A common space for harmonic peacemakers
The pure and sweet souled man Mahatma Gandhi commonly said, "I am a Hindu and a Moslem, a Christian and a Buddhist.” In his ashram at daily prayers, Gandhi prayed to include all faiths. We too would benefit greatly from his lesson in tolerance and participation. Truly the essence of all religion is compassion.
Can we say: I am a human being, living here, in this time, in this space, a citizen of the world; an integral and engaged member of this One Earth Global Village. I am a Hindu and a Moslem, a Christian and a Buddhist, a Pagan and a Jew.
I am one with all compassion, with all genuine love, with authentic integrity, for freedom, for justice, for peace and for honesty, affirming dignity, protecting diversity in nature and of cultures.
Wherever there is humility and an open heart, I am, in my soul. Wherever there is kindness and an open hand, I am with these unconditional hands of flesh and life-giving energy.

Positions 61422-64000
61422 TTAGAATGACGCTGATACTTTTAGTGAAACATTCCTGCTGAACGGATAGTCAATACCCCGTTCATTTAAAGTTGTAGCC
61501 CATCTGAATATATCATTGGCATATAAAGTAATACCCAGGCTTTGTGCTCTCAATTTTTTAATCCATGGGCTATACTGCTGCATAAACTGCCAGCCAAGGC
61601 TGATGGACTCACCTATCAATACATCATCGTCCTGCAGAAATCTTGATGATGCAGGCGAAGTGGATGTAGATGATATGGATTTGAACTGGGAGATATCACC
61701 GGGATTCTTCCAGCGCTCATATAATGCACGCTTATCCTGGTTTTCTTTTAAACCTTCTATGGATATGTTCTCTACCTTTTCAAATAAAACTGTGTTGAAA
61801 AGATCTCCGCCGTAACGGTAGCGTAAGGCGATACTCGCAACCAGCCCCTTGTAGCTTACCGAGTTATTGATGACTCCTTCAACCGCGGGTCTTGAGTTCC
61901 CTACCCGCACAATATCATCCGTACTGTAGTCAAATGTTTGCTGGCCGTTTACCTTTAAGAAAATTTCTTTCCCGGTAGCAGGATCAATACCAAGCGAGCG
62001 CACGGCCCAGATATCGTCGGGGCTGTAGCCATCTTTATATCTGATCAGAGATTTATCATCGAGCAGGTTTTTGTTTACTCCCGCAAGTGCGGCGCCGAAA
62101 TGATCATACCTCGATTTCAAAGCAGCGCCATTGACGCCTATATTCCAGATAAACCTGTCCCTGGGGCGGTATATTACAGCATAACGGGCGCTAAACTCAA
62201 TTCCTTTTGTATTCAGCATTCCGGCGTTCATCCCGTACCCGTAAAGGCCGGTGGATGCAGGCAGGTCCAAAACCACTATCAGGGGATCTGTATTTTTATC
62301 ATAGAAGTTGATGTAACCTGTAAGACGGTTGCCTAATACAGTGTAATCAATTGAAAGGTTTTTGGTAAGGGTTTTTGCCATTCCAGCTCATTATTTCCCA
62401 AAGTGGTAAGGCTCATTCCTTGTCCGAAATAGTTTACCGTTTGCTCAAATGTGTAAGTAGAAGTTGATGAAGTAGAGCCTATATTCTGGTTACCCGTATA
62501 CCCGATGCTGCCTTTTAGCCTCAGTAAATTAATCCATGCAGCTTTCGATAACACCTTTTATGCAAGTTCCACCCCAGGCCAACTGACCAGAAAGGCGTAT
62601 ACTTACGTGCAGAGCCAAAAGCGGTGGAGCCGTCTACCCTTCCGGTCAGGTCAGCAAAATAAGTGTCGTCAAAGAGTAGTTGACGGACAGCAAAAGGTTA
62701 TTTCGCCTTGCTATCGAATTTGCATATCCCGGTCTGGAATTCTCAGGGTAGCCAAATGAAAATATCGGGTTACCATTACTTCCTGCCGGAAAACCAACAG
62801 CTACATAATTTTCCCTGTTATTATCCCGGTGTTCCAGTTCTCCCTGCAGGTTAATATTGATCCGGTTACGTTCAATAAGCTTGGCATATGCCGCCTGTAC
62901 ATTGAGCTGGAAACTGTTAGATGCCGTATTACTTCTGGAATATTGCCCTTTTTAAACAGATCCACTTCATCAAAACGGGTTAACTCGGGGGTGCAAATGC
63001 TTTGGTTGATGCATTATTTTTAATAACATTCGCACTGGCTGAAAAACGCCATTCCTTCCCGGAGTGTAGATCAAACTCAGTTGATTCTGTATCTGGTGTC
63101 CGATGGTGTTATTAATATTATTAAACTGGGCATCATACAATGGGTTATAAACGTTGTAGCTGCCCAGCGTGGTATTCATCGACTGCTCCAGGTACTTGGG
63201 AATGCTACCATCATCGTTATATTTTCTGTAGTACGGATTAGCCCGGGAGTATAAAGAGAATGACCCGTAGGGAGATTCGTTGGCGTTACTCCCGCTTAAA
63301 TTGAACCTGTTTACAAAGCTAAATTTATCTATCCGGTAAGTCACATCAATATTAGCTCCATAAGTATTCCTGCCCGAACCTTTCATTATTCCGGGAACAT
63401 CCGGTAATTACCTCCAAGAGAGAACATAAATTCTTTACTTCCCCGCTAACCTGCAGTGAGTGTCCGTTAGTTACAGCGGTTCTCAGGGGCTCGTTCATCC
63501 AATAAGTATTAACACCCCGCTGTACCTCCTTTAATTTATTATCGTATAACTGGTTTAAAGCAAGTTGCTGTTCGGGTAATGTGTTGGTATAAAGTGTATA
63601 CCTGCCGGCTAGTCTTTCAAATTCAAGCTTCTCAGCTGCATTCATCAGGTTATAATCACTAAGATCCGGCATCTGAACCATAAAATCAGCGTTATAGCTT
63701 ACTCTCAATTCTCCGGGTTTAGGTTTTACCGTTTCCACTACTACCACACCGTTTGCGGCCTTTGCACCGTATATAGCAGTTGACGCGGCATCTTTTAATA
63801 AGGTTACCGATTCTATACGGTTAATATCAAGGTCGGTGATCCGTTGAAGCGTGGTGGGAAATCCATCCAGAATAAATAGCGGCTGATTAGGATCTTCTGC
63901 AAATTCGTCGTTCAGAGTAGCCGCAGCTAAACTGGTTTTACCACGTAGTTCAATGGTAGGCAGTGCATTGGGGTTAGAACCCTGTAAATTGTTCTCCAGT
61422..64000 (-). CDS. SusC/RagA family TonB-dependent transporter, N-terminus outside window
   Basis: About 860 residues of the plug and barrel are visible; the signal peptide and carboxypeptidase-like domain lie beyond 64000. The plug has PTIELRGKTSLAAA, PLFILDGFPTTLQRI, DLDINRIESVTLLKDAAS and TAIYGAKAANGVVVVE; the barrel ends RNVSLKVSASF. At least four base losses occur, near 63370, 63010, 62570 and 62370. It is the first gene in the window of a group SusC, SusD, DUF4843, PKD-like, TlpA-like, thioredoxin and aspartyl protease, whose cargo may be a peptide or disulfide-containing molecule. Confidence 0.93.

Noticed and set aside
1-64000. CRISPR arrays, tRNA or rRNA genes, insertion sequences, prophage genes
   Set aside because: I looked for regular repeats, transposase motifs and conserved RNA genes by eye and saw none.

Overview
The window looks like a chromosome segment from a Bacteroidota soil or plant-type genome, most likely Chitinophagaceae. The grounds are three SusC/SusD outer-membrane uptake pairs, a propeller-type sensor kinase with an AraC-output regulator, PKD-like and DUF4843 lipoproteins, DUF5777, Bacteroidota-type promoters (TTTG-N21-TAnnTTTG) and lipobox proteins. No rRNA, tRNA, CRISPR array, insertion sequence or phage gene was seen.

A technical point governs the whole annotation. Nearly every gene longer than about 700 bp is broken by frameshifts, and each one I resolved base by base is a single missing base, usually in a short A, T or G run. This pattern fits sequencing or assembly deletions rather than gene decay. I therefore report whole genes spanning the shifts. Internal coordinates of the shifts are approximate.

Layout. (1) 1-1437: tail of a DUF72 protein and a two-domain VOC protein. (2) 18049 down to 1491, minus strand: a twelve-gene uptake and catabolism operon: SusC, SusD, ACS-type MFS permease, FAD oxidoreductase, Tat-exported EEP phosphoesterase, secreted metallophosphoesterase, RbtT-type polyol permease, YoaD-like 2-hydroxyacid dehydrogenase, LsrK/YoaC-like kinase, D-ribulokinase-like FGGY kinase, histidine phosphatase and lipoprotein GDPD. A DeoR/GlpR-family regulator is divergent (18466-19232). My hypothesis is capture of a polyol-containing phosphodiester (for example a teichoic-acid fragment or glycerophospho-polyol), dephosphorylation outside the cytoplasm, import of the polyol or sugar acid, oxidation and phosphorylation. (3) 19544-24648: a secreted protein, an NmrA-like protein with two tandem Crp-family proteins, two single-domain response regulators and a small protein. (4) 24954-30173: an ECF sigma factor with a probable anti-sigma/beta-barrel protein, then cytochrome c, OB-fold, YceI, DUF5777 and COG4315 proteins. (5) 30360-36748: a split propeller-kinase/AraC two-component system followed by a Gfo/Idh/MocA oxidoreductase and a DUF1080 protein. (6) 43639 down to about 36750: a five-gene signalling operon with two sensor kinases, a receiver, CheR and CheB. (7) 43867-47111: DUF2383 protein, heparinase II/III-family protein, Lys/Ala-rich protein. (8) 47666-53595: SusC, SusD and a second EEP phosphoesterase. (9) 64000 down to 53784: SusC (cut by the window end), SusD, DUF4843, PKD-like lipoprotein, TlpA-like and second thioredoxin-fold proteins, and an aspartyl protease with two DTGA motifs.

I am food and I am water. I am air and I am light. I am many and I am only one. One is the phenomenal power of cosmic unity.
Where a voice is necessary, I shall be a steadfast word. Where an ear is called for, I shall be the foremost listener of heartfelt concern. Where eyes are required, I shall bear witness with uncompromising vision.
There is no purpose here, in this life, greater than devotion and praise. There is no path for the mortal sojourn more worthy than the way of expressed compassion.
Truly, I am a child in the family of living spirit and in the unboundaried congregation of universal souls.
Like the genuine Mahatma, I would open my hands and my little self, releasing the canker worm of violence and welcoming the butterfly of peace.
Here, between my tears and the smile of awakened serenity, I offer my prayer:
Generation, you, let me stand among us all, on this wounded mother earth with naked feet, in humility and courage, to be who I am …who I am…when I have understood and transcended the misconceptions deceptions and the betrayal of who I was.
from SOUL IN WORDS by David Sparenberg